Friday, 22 February 2013

Romance writers

I suppose if I had to describe it myself, I’d call my writing romance. I am still not entirely sure what defines it as a genre, nor why it is discredited as not ‘real’ literature when compared to other genres. Surely there are just as many poor writers in science fantasy or some other category? Nor why readers of romance feel the need to defend reading it as escapism? All reading is escapism.

I recently fell into the book depository bargain bin. They mail free to Australia so I love that I can buy a book and have it delivered to my door for a quarter of the price if I bought it at a bookstore in Australia. Sorry guys, the budget wins that argument hands down. Thanks, +The Book Depository.

So I picked up a few new titles at an average price of between $4 and $5. It costs $2 to reserve a book at my local library and Roberts’ new release paperbacks have a RRP of A$29. I am not kidding.

My reading list:
·       Captivated by Nora Roberts
·       Nightshade by Nora Roberts
·       The Best of Me by Nicholas Sparks
·       Torn: Book Two in the Trylle Trilogy by Amanda Hocking
·       Wake: Book One in the Watersong Series by Amanda Hocking

I have read one Nicholas Sparks book and seen a couple of his movies. I am fascinated as to why he is not categorized as a romance writer. Is it because he routinely kills people? Is it because he is not a slave to the standard HEA ending? Is it because he has a penis? It seems very odd that he has such a stranglehold on the movie tie-in. He must have a brilliant agent. I mean, Safe Haven (his latest movie version) has such a bizarre storyline that some sites have described it as ‘batsh*t crazy’. Spoilers in the article, if you haven’t seen it and want to.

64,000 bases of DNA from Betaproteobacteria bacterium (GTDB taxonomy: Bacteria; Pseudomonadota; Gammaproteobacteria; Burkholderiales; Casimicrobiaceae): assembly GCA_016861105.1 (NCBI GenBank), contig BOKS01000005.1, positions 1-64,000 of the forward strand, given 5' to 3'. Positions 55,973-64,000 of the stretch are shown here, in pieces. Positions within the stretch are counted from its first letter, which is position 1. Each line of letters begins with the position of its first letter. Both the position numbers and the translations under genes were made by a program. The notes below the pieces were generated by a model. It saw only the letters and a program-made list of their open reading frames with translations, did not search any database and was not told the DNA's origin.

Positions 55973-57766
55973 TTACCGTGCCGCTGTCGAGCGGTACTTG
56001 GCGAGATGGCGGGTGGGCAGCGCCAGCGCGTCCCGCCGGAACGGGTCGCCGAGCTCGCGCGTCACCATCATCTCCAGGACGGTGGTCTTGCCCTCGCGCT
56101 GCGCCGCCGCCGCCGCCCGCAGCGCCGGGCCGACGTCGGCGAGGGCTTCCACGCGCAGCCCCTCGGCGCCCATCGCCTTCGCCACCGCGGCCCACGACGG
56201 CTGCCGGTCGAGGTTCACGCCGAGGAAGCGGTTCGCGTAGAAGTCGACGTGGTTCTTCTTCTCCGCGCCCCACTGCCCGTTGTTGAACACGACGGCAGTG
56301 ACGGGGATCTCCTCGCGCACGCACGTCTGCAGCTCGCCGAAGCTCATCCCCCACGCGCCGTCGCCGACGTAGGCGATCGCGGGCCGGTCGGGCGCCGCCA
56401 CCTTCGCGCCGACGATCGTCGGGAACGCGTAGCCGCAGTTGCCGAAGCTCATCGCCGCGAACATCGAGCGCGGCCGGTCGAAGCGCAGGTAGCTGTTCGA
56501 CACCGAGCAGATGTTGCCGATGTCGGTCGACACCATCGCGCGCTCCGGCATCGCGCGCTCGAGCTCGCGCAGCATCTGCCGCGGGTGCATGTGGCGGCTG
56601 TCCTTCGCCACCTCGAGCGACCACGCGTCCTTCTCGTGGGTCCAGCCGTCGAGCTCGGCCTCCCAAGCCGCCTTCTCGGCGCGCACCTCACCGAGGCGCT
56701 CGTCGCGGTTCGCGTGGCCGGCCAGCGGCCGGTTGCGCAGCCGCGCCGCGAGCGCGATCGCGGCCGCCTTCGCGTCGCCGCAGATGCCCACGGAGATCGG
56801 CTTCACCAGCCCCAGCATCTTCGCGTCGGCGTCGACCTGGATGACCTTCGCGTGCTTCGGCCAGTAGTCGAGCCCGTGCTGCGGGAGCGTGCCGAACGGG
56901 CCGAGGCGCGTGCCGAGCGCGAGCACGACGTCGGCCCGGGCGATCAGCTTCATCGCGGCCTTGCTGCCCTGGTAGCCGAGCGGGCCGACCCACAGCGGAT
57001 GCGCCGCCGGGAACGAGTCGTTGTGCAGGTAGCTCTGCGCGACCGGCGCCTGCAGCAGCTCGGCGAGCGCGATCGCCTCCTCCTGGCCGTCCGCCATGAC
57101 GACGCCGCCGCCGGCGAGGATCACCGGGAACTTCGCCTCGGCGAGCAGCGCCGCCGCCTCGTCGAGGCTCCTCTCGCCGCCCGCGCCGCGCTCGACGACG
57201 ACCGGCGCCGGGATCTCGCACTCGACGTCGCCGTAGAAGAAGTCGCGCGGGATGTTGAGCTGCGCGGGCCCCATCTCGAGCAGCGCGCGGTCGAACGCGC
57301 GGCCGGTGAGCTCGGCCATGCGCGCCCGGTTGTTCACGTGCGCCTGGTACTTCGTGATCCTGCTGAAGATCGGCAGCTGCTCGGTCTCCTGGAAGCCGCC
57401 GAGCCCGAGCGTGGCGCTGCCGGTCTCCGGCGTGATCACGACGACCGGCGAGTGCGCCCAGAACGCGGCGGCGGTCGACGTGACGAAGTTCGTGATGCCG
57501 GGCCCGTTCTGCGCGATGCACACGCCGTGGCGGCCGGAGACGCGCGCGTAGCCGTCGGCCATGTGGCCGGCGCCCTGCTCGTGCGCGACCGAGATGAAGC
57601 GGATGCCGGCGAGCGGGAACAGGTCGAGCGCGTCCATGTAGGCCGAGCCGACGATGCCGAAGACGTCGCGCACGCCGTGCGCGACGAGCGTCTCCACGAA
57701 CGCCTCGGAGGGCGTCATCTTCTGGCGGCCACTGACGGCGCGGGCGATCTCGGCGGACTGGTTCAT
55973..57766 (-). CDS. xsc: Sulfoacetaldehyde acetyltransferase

I proposed a Sparks recipe after reading the Lucky One:

·       Make up perfect people,
·       Take an odd or quirky reason for the perfect people to meet, (a death, a photo, a bottle, a letter)
·       Add kids, dogs and/or dependent parent,
·       Add ugly one dimensional ex-partner, usually abusive
·       Heat to generate love,
·       Add a storm/flood/natural event,
·       Kill someone or threaten to do so,
·       Stir to mix.

I shall see if ‘Best of me’ follows the same recipe.

Nora Roberts writes a book every 45 days or some such crazy statistic and is estimated to earn $60m a year from them. She also writes detective stories as JD Robb. She's spent 16 years  on the New York Times bestseller list.

I have never read any of her work and I want to scribble on it, so a library book was out of the question. I want to see if she follows a similar recipe to Sparks.

Hocking is the poster girl for self-publishers after signing a book contract for stories she had already sold in the millions as ebooks. I did read the first book in her troll series and was a little disappointed. I want to see how the others are. Wake is about mermaids and sirens; the new vampires, I hear, in YA fiction.

Pity, I like wolves, myself.